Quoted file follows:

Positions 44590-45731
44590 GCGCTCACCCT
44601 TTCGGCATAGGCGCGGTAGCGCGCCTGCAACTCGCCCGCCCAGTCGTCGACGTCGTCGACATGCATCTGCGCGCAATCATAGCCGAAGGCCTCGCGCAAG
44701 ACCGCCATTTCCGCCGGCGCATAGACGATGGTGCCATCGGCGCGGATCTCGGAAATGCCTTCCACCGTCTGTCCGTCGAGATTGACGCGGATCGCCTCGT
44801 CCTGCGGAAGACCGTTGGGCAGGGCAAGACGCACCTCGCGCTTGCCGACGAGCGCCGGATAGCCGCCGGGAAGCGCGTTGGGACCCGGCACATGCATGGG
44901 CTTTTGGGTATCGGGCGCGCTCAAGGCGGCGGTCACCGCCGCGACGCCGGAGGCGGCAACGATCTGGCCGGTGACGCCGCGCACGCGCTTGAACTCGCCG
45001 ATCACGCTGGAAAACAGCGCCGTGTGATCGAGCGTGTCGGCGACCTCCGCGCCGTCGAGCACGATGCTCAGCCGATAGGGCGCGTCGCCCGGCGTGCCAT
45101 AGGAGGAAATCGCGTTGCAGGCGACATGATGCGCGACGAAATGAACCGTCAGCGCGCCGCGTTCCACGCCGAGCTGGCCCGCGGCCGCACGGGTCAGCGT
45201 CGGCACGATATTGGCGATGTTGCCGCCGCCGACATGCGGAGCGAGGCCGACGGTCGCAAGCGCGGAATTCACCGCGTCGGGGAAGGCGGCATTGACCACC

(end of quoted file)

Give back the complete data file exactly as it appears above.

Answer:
Positions 44590-45731
44590 GCGCTCACCCT
44601 TTCGGCATAGGCGCGGTAGCGCGCCTGCAACTCGCCCGCCCAGTCGTCGACGTCGTCGACATGCATCTGCGCGCAATCATAGCCGAAGGCCTCGCGCAAG
44701 ACCGCCATTTCCGCCGGCGCATAGACGATGGTGCCATCGGCGCGGATCTCGGAAATGCCTTCCACCGTCTGTCCGTCGAGATTGACGCGGATCGCCTCGT
44801 CCTGCGGAAGACCGTTGGGCAGGGCAAGACGCACCTCGCGCTTGCCGACGAGCGCCGGATAGCCGCCGGGAAGCGCGTTGGGACCCGGCACATGCATGGG
44901 CTTTTGGGTATCGGGCGCGCTCAAGGCGGCGGTCACCGCCGCGACGCCGGAGGCGGCAACGATCTGGCCGGTGACGCCGCGCACGCGCTTGAACTCGCCG
45001 ATCACGCTGGAAAACAGCGCCGTGTGATCGAGCGTGTCGGCGACCTCCGCGCCGTCGAGCACGATGCTCAGCCGATAGGGCGCGTCGCCCGGCGTGCCAT
45101 AGGAGGAAATCGCGTTGCAGGCGACATGATGCGCGACGAAATGAACCGTCAGCGCGCCGCGTTCCACGCCGAGCTGGCCCGCGGCCGCACGGGTCAGCGT
45201 CGGCACGATATTGGCGATGTTGCCGCCGCCGACATGCGGAGCGAGGCCGACGGTCGCAAGCGCGGAATTCACCGCGTCGGGGAAGGCGGCATTGACCACC